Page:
Marjorie H Colman

Melanoma Institute Australia, Sydney, New South Wales, Australia

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Publications (17)77.06 Total impact

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    ABSTRACT: The aim of this study was to review the management of cervical lymph nodes in patients with cutaneous melanoma and to analyze factors influencing prognosis. This was a retrospective cohort study of patients who had cervical node surgery at the Sydney Melanoma Unit from 1990 to 2004. Of 716 patients who met the study criteria, 339 had a sentinel node biopsy (SNB) and 396 had a neck dissection. Locoregional recurrence occurred in 27.6 % of those undergoing therapeutic neck dissection and 60 % eventually developed distant metastases. Radiotherapy was given as adjuvant treatment in 110 of the patients who had a therapeutic neck dissection (41 %), but this was not associated with improved regional control (p = .322). Multivariate analysis showed that nodal positivity (p < .001) and primary tumor ulceration (p = < .027) were the most important predictors of locoregional recurrence and that primary tumor Breslow thickness (p = .009) and node positivity (p = .046) were the most important factors predicting survival. SNB-positive patients who underwent immediate completion lymphadenectomy had a 5-year survival advantage over those who had a therapeutic neck dissection for macroscopic disease (54 % vs 47 %, p = .028). Nodal status was the most important factor predicting disease-free and overall survival in patients with melanoma of the head and neck. Adjuvant radiotherapy was not associated with better locoregional control in the non-randomized cohorts of patients in this study.
    No preview · Article · Jun 2012 · Annals of Surgical Oncology
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    ABSTRACT: The immunohistochemical expression of cell cycle proteins p16, cyclin D1, and pRb was assessed in 112 benign and malignant melanocytic tumors and correlated with tumor progression, prognosis, and outcome. Comparing benign and malignant tumors, there were significant differences in the median score for all 3 proteins, with decreased p16 (P = .000001), increased cyclin D1 (P = .01), and increased pRb in melanomas (P = .01). There was a progressive loss of expression of p16 with progression from benign naevi to primary melanomas and to metastases. p16 was significantly decreased in primary tumors from melanoma patients who developed recurrent disease (P = .0000013). Cyclin D1 and pRb showed a progressive increase in expression from benign to malignant tumors but with relative decreases in the more advanced tumors (thick primaries and metastatic melanomas). Alterations in cell cycle proteins involved in G1/S transition are implicated in melanocytic tumor progression and have a potential role in diagnosis and prognostication.
    No preview · Article · Sep 2009 · International Journal of Surgical Pathology
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    ABSTRACT: Melanomas that arise in association with or that resemble blue nevi are extremely rare and have been termed "malignant blue nevi." The authors report on a single-institutional clinicopathologic study of "blue nevus-like melanomas" (BNLMs). Twenty-six patients were identified with a "malignant blue nevus" over 29 years at the Sydney Melanoma Unit. Twenty-three patients were included in the current study after pathologic review. Clinical outcomes of those patients were compared with the outcomes in a matched control group of patients with melanoma (matched for age, sex, Breslow thickness, Clark level, ulceration, and anatomic site). The median patient age was 44 years, and men comprised 65% of the patients. The tumors were distributed evenly among skin sites, and their median Breslow thickness was 5.5 mm. After a median follow-up of 36.5 months, there was no difference in survival (P = .702) between patients with BNLM and patients in the control group. BNLMs tended to present at a more advanced stage, with thicker primary tumors, but had a metastatic pattern comparable to and was not more aggressive in behavior than other types of melanoma. The authors concluded that BNLMs should be treated in the same way as any other melanoma variants based on clinical staging and pathologic prognostic indices.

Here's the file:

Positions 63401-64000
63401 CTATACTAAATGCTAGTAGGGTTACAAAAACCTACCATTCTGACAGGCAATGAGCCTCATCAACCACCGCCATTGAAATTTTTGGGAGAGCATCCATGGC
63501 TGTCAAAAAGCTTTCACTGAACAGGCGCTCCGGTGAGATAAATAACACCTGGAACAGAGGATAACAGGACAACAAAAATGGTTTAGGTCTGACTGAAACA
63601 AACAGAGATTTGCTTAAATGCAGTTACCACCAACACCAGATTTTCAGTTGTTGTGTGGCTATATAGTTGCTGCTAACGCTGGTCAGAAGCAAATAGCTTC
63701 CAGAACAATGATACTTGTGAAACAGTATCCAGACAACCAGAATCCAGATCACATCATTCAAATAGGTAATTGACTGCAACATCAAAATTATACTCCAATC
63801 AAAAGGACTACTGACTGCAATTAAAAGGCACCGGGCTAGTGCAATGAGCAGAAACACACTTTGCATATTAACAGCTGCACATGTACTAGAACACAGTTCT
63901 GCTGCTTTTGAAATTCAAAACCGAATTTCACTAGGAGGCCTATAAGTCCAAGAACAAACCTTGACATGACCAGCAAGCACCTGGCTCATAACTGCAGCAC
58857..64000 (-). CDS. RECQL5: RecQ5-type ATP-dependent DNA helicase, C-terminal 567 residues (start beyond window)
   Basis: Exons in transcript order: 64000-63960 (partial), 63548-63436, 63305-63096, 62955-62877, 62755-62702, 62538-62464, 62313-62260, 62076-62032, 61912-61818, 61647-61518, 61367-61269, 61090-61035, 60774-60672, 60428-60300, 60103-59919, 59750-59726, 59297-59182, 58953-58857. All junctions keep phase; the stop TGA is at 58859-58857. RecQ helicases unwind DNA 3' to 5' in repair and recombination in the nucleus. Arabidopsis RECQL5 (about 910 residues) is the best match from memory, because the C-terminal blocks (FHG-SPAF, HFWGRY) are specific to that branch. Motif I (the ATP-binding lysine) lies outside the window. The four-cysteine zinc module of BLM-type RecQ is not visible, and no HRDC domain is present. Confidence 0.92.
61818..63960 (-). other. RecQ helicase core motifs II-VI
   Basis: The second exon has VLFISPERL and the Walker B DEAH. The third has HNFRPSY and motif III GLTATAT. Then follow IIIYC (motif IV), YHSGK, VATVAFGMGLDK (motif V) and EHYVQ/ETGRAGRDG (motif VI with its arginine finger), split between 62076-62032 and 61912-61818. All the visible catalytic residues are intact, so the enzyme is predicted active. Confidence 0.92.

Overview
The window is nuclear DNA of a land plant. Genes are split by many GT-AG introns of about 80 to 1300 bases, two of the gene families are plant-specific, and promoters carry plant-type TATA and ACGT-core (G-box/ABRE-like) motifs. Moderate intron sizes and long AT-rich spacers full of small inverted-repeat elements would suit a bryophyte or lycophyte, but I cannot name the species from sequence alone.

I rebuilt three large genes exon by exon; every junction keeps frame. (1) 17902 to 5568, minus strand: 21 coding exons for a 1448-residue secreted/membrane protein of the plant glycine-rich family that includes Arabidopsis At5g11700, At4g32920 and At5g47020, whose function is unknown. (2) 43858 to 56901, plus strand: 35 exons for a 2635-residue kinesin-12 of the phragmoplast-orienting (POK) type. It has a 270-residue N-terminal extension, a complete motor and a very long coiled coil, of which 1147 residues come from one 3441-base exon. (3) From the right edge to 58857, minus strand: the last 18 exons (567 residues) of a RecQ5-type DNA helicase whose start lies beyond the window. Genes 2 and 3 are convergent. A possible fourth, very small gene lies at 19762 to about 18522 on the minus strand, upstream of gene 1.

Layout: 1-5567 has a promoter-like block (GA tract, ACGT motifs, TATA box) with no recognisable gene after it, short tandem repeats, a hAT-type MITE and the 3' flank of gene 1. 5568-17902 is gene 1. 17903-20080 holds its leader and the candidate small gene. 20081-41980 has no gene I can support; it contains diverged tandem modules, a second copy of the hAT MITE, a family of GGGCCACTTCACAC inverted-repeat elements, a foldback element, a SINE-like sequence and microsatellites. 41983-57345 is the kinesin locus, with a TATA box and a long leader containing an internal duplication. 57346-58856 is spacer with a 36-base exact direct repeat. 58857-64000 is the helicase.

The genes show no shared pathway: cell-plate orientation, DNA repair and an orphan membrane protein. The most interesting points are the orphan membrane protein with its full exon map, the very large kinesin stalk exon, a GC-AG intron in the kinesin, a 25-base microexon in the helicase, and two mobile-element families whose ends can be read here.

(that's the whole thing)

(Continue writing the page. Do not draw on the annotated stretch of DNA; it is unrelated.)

Full-text · Article · Jun 2009 · Cancer
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    ABSTRACT: Existing follow-up guidelines after treatment for melanoma are based largely on dated literature and historical precedent. This study aimed to calculate recurrence rates and establish prognostic factors for recurrence to help redesign a follow-up schedule. Data were retrieved from the Sydney Melanoma Unit database for all patients with a single primary melanoma and American Joint Committee on Cancer (AJCC) stage I-II disease, who had received their first treatment between 1959 and 2002. Recurrence rates, timing and survival were recorded by substage, and predictive factors were analysed. Recurrence occurred in 18.9 per cent (895 of 4748) of patients overall, 5.2 per cent (95 of 1822) of those with stage IA disease, 18.4 per cent (264 of 1436) with IB, 28.7 per cent (215 of 750) with IIA, 40.6 per cent (213 of 524) with IIB and 44.3 per cent (86 of 194) with IIC disease. Overall, the median disease-free survival time was 2.6 years, but there were marked differences between AJCC subgroups. Primary tumour thickness, ulceration and tumour mitotic rate were important predictors of recurrence. A new follow-up schedule was proposed: stage I annually, stage IIA 6-monthly for 2 years and then annually, stage IIB-IIC 4-monthly for 2 years, 6-monthly in the third year and annually thereafter.
    Full-text · Article · Nov 2008 · British Journal of Surgery